July 2008
Writing eTips: mid-month mini UpWrite Press

Basic Design Principles

Colored Pencils

During the course of your career, you may be asked to design a document or presentation. Don’t panic. By applying a few simple rules of design, you can create an article, a slideshow, a brochure, or even a manual that gets your point across. Here are a few basic principles of good design.

  • Create ease. Above all, strive for clarity. Select readable typefaces, along with type sizes and graphics that clarify your material rather than cluttering it.
  • Create focus. For each page or slide, ask yourself, “What’s the most important element? What’s second? What’s third?” Then create a design that gives each element its due.
  • Create flow. Ask yourself, “Where do I want readers to look first? Next? Afterward?” Then orient elements sequentially from left to right and top to bottom.
  • Create balance. Use a pleasant combination of text, graphics, and white space. Sidebars can differentiate special text from the main text, and graphics such as photos, charts, or tables can make your point visually. Also remember to use white space to provide visual relief.
  • Create consistency. Parallel elements call for parallel treatments. For example, you should use a consistent style in font, size, color, and capitalization for each heading level.

Remember that, with design, less is more. The design should function like a lens, focusing the reader’s attention on the content rather than on itself. Whenever a design element distracts the reader, you’ve lost an opportunity to get your point across. Instead of dazzling with design, dazzle with content.

You can find more about basic design principles on pages 101–104 of Business and Sales Correspondence, part of the EZ Series of business writing materials from UpWrite Press. Or check out pages 158–159 of Write for Business: A Compact Guide to Writing & Communicating in the Workplace.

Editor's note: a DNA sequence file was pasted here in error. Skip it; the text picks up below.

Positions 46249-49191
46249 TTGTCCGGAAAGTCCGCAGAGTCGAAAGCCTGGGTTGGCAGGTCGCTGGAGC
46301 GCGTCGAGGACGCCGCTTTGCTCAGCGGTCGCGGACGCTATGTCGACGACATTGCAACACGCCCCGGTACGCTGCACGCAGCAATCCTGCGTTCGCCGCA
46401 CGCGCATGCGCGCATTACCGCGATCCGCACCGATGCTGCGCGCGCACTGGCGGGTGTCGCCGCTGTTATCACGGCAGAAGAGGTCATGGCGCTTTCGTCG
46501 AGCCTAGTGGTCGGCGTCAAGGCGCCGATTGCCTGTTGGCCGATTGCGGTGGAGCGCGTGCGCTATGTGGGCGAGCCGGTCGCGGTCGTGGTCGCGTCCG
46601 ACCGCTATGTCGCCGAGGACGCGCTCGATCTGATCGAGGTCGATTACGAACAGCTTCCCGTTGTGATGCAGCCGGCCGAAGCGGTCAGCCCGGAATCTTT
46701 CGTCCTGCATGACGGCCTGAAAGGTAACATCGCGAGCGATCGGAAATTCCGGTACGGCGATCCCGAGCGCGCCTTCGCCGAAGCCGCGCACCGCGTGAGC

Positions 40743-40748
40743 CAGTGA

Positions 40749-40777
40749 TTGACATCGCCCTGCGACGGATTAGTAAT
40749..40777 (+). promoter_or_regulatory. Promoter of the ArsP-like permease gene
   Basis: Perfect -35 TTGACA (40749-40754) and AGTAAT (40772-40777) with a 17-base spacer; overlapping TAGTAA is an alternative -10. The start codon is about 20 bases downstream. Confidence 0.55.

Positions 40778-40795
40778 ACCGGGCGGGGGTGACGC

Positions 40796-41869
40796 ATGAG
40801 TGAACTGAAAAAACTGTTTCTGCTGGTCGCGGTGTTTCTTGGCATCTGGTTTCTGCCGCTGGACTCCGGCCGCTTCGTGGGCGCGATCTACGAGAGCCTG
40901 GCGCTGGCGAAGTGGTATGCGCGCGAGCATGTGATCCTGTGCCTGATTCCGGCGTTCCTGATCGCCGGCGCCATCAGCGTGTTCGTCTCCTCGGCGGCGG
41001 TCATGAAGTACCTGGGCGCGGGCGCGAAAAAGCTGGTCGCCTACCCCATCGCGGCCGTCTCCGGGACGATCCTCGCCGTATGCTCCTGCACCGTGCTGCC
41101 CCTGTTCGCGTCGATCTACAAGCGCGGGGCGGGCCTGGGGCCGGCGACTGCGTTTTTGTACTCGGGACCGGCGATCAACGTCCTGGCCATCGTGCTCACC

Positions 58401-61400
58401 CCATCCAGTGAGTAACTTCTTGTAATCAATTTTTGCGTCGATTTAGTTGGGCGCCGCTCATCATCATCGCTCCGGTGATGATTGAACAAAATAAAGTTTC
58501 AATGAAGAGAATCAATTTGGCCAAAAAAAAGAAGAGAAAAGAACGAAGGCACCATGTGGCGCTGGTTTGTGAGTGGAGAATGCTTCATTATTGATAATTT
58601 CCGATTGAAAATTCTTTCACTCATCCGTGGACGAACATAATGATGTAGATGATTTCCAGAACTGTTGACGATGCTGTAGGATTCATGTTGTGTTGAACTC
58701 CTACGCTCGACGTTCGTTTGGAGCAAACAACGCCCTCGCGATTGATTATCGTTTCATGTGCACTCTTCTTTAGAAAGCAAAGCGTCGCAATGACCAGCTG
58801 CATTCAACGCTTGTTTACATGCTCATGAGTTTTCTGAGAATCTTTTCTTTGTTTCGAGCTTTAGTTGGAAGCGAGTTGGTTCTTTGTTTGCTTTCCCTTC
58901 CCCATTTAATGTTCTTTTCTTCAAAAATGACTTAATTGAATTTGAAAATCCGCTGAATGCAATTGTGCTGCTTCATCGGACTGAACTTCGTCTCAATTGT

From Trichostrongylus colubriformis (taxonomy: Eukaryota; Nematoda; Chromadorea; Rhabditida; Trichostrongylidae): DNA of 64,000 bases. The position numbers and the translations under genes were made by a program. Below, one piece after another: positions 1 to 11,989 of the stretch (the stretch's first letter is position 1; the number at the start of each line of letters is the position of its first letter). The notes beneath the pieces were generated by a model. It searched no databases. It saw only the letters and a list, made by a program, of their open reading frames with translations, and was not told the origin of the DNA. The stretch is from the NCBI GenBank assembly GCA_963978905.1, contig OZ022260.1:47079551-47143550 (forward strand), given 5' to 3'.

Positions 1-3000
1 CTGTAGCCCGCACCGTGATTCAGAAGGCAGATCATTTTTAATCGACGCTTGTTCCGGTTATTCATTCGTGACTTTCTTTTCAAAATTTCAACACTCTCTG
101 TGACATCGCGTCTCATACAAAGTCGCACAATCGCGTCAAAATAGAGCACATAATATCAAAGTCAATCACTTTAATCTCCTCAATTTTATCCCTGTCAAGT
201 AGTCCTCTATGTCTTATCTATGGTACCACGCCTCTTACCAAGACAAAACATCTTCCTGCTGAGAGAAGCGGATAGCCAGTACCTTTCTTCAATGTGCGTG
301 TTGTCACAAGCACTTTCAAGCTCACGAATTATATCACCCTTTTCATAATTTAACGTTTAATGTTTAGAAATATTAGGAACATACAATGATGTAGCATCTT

On-Site Training Workshops

Our on-site training workshops bring the best business writing instruction directly to your staff. You choose the time and place; we provide the expert presenters, tailoring each workshop specifically to your business’s needs. And while on-site training from UpWrite Press is always interesting and informative, it is also enjoyable and memorable. Read more about our on-site training.

That Little Extra

Writing style is just like clothing style. In different situations, different types of writing are appropriate. Just as you wouldn’t show up at a meeting wearing your swimsuit, you shouldn’t write a report using slangy language or text-messaging syntax. By the same token, you wouldn’t show up at a meeting in a tuxedo or a ball gown, so your business documents shouldn’t sound like Jane Austen or Charles Dickens. In August, we’ll go into greater depth about levels of formality, but here’s a quick rule of thumb: Most business writing calls for a semi-formal voice—the equivalent of dress-casual clothing.

Join Our Writers’ Forum

We invite you to be part of our monthly eTips. Each month we pose a question or problem regarding the use of writing in business. Send us your reply along with your name, your company’s name, and a brief description of what you do. We will print the best responses, and you will get your name out to our more than 5,000 subscribers! (We reserve the right to edit your remarks for fit and suitability.)

   

August Writers’ Forum Topic

Have you tried any new and exciting software lately? Are there any programs that get your motor running, or do you have a tried-and-true application you couldn’t live without? Share your favorites—old and new—with us.

Email your response to writersforum@upwritepress.com. Write “July Writers’ Forum” in the subject line, and you could see your reply in the eTips Mid-Month Mini.

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Coming in August:

Choosing the Correct Level of Formality

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eTips is a publication of UpWrite Press, Inc., P.O. Box 460, Burlington, Wisconsin 53105. Copyright © 2008,
UpWrite Press. All rights reserved. Visit www.upwritepress.com.